Sperm Evolves Faster In Battle to Procreate

A startling insight into the evolution of human mating behavior has been extracted from DNA data generated by the federal human genome project.

The genes involved in sperm production have been evolving at a much faster rate than most other human genes, according to a study published Thursday in the journal Nature by Dr. Chung-I Wu and colleagues at the University of Chicago.

The finding implies that, at least in the human evolutionary past, women generally had many sexual partners, enough that the males' sperm needed to compete with one another.

The phenomenon of sperm competition is well known among humans' closest living relatives, chimpanzees, as well as in humbler creatures like fruit flies. Fruit fly sperm are positively toxic, a chemical weaponry acquired because several males will mate with a female, and the male fly whose sperm knocks out the rest has the best chance of fatherhood.

In the primate world, gorillas practice a harem system in which one male controls access to many females. Presumably because males can be sure of their paternity, gorillas do not need to produce much sperm and so have small testicles.

Chimpanzees, on the other hand, have huge testicles in relation to their body size. Under the lax rules of the chimp mating system, a female is likely to be inseminated several times, and males need to deliver competitive volumes of ejaculate to have a serious chance at paternity.

Wu is an evolutionary biologist who studies male reproduction as a driving force in creating new species. "We have built up a notion that what drives species apart is sexual selection in the form of competition among males," he said.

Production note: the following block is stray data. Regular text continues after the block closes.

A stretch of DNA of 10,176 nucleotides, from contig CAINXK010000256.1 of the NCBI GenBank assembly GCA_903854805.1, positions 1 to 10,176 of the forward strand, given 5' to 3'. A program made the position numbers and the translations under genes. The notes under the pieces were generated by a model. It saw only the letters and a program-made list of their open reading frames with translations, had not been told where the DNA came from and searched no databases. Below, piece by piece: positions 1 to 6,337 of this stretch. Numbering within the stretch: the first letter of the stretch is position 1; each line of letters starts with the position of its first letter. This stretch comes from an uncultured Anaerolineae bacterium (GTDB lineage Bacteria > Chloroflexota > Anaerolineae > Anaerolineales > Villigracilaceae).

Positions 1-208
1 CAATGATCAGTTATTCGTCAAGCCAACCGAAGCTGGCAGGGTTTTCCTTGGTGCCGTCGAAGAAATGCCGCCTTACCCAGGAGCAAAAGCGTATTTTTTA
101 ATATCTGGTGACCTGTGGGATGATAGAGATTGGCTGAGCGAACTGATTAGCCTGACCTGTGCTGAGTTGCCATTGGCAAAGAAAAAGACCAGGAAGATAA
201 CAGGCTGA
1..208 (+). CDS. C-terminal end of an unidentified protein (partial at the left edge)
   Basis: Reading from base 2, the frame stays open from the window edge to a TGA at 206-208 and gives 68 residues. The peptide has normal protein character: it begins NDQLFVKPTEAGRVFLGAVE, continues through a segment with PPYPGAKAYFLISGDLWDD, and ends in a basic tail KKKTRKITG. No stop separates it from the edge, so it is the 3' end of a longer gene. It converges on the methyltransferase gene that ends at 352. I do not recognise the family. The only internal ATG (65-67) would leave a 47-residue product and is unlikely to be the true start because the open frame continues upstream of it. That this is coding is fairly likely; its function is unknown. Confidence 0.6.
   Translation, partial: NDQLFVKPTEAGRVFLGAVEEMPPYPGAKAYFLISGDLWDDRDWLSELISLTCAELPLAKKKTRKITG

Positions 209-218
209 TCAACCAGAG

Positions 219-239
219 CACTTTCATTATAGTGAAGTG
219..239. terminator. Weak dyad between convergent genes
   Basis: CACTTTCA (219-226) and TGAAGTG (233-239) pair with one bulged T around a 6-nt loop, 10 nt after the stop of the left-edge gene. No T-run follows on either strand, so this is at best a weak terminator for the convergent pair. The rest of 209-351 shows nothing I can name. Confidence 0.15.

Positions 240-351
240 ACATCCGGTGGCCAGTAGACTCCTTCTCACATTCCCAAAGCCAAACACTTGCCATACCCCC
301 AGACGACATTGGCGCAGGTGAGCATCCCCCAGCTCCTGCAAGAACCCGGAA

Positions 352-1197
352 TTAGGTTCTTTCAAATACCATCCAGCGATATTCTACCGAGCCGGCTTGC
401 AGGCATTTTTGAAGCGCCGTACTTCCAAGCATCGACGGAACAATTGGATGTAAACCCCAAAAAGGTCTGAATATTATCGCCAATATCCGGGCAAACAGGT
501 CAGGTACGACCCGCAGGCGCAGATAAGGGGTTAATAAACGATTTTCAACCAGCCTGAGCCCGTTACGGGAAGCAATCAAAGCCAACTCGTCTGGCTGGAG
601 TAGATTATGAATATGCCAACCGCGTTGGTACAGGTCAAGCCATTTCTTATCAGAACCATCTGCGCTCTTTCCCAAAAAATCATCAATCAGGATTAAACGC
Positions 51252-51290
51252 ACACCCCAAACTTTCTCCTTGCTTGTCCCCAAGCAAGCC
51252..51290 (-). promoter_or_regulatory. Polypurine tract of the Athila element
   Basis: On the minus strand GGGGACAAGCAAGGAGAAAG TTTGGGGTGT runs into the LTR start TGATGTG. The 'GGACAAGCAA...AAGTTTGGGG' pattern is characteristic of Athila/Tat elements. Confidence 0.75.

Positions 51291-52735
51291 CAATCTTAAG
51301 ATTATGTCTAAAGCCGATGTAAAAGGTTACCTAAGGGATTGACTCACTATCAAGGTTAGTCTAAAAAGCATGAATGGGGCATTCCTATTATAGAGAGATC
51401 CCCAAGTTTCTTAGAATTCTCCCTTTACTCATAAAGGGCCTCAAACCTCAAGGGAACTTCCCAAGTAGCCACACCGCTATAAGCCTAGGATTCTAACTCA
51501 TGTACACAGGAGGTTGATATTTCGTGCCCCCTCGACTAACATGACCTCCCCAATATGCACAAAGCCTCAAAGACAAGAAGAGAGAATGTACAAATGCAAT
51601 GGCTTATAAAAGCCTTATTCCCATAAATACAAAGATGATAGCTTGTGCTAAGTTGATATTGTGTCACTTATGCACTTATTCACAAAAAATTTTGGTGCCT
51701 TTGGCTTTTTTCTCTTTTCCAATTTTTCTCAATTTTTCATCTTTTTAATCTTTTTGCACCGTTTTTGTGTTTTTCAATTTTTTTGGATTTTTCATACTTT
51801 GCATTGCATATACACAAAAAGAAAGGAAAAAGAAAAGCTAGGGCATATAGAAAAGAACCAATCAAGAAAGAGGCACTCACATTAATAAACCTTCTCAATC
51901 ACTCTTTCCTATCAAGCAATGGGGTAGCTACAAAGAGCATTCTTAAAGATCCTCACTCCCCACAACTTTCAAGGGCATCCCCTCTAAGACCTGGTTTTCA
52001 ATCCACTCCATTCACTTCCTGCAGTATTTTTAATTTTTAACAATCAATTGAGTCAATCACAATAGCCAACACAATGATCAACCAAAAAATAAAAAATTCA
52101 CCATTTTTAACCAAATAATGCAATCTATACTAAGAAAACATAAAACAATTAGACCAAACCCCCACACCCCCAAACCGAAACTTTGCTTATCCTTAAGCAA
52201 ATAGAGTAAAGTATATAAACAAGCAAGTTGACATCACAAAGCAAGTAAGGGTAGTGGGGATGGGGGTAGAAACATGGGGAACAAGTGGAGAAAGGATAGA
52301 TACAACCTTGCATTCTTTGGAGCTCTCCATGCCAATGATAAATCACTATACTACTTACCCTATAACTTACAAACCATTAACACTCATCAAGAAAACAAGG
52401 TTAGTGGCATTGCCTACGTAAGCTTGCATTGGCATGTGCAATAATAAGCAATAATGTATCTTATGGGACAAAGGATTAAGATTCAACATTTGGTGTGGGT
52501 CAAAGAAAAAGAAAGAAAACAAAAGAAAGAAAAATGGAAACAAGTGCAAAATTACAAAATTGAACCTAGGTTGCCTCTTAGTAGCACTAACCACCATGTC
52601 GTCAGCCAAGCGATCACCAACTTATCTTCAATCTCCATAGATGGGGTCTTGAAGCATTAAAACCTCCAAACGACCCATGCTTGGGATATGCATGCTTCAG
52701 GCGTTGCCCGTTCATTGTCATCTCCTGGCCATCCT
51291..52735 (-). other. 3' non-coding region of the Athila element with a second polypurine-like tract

After testing this theory in fruit flies, Wu realized he could explore it further in people because of the vast amount of DNA information now building up in computer databanks as a result of the human genome project, the federally sponsored effort to decode the 3 billion-unit sequence of the human genetic playbook.

Choosing a group of genes known to produce proteins involved in male reproduction, Wu showed that they had evolved considerably faster than other human genes.

He and his colleagues, Dr. Gerald Wyckoff and Dr. Wen Wang, then looked at three genes involved specifically in sperm production.

Two of the genes make special DNA-packing materials called protamines that govern the shape and size of the sperm. They found that human protamine genes had evolved extremely rapidly. Looking at the counterpart genes in other primates, the Chicago biologists calculated that the protamine genes of chimpanzees had evolved just as fast, but those of gorillas much more slowly.

In Wu's view, the finding strongly suggests, though does not yet prove, that human sperm have needed to be competitive for the same reason as chimpanzee sperm: they have to fight off rival sperm from other males in the female reproductive tract. He believes his findings apply not necessarily to today's world but certainly to the period in which humans evolved.

The evolution of human sexual behavior and social organization is far from resolved, but Wu's work shows that DNA can speak to matters on which fossils are mute. It suggests that men vied for reproductive success at the level of sperm competition as well as in other ways, and that in this respect human social and sexual structure has been closer to the chimpanzee model than the gorilla system.